Yemen: Hadi seeks transfer of international aid to Aden

Published March 5th, 2015 - 02:00 GMT

Yemeni President Abd Rabbuh Mansur Hadi is seeking to have international aid transferred from the capital Sanaa, where Houthi rebels hold sway, to his new southern stronghold in Aden, Asharq Al-Awsat has learned.

Speaking to Asharq Al-Awsat on the condition of anonymity, a Yemeni government source said President Hadi is trying to have international aid transferred to the Central Bank of Aden, which operates independently of the Iran-backed rulers of Sanaa, in a bid to fund his government in the south.

After fleeing Houthi-held Sanaa in late February, the embattled president has faced the tough task of negotiating with the political and tribal leaders of Aden to form a government and secure the necessary funds to run state affairs in the southern port city.

“Hadi has set up a mini working group of former ministers and officials as well as military commanders and advisers to run the daily affairs [of Aden],” the official said.

“It resembles an undeclared mini government.”

“For the time being, [President Hadi] is avoiding the naming of a government to officially run the affairs of the country as he is waiting for the picture to become clearer in terms of what the [UN-sponsored] political dialogue will lead to,” he said.

Another issue delaying Hadi’s announcement of a new government, the source maintained, is the house arrest imposed on PM Khaled Bahah by the Houthis in the capital.

But according to the official, Hadi “will not wait long [as] he has started to sense the need to strengthen his [leadership] in Aden as shown by the recent appointments he announced in the security apparatus.”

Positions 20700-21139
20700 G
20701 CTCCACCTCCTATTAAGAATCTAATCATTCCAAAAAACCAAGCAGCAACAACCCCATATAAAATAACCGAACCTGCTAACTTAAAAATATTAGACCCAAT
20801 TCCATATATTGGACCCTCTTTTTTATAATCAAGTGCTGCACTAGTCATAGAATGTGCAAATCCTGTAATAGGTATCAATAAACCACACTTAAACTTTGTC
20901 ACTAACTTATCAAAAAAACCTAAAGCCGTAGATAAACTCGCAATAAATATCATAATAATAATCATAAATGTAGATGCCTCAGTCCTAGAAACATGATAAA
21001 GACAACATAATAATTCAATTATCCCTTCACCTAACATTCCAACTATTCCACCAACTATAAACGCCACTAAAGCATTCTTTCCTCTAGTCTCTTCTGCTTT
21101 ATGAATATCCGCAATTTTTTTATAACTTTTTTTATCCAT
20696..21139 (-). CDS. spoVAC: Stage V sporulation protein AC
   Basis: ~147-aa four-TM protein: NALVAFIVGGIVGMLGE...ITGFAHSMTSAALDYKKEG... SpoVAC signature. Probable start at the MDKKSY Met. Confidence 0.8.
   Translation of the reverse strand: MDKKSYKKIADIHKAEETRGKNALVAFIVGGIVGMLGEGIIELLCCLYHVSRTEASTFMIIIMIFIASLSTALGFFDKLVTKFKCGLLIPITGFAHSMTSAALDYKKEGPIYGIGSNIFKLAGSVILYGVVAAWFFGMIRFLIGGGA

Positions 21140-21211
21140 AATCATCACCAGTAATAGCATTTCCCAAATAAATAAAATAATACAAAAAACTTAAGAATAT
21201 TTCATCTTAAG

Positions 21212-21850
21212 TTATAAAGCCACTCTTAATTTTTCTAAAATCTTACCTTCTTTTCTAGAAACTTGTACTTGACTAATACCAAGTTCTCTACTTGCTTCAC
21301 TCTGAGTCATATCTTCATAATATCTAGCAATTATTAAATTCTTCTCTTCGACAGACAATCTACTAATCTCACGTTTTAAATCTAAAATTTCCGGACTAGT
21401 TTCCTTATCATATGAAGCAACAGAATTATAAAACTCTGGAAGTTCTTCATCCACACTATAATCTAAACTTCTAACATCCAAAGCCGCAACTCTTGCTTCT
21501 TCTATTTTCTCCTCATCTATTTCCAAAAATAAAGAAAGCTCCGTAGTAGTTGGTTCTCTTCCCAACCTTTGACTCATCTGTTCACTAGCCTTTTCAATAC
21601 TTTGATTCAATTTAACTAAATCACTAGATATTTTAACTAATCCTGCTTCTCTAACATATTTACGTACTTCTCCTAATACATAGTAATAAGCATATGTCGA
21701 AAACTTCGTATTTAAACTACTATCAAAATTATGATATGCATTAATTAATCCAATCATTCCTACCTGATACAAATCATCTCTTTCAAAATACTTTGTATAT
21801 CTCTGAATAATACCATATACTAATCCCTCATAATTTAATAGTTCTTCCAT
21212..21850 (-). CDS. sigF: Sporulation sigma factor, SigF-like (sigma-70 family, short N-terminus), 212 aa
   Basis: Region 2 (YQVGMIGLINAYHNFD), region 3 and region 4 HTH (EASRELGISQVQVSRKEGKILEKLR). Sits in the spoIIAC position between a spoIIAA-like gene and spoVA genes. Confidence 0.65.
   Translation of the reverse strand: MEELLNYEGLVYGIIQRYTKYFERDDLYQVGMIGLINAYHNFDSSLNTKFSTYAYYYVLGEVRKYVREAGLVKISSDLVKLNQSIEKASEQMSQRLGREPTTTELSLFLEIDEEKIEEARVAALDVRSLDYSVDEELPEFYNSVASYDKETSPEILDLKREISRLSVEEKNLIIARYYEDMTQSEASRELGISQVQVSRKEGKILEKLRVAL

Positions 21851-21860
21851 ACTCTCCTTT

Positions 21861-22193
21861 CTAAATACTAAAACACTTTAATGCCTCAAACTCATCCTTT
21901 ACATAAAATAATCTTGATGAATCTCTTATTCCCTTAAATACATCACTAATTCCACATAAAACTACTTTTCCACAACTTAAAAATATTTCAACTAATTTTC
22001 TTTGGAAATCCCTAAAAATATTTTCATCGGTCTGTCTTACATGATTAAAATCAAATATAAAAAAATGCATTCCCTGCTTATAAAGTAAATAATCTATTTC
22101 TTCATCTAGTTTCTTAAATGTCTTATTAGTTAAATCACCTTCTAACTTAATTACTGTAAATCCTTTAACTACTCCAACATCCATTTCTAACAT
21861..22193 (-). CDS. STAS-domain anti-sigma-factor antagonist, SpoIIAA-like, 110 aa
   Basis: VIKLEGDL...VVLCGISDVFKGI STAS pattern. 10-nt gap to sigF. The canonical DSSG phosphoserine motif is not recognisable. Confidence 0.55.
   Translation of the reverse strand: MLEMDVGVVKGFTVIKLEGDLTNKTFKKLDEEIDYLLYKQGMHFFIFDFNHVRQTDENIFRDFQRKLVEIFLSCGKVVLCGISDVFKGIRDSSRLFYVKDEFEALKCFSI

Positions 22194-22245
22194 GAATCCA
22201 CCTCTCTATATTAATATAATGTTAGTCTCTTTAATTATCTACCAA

Hadi is seeking to restore control over the national army and security apparatus as an initial step towards strengthening his control over southern parts of Yemen.

In comments to Asharq Al-Awsat, a prominent tribal leader from the strategic Ma’rib province said: “[Hadi] is dismantling the state of former president Ali Abdullah Saleh in the south in order to establish his government first in the south and then in the north.”

After being let down by the Americans and the British, the sheikh said, “Hadi is betting on the Saudis and the Gulf as their interests require that they commit to the legitimacy of the state in the face of the legitimacy of weapons and Iranian intervention.”

Cracks began to appear within the ruling General People’s Congress (GPC) party after Saleh, its leader, sacked Hadi following international sanctions imposed on him and the Houthis in late 2014.

“[Hadi] is fighting a war with Saleh to restore the GPC and the party has begun to split into two wings: That of Hadi which will include the regions of Aden, Hadhramaut and Saba and that of Saleh which covers the regions of Azal, Jund and Tihamah,” the sheikh added.

“[The president] is avoiding a confrontation with the Houthis. If possible, a settlement, led by him, would see him in partnership [with the Houthis] again without militias in Sanaa.”

However, Hadi’s efforts may face complications as the main southern secessionist group, the al-Hirak movement, seeks to gain full independence from Sanaa.

“Al-Hirak’s leaders are looking cautiously to Hadi’s actions . . . and do not intend to stir the street against him unless he fails to adopt the southern cause,” a prominent al-Hirak leader, Brig. Gen. Ali Mohammed al-Saadi, told Asharq Al-Awsat.

“Hadi faces a very complex political situation and I do not think he has the key to solving it,” he added.


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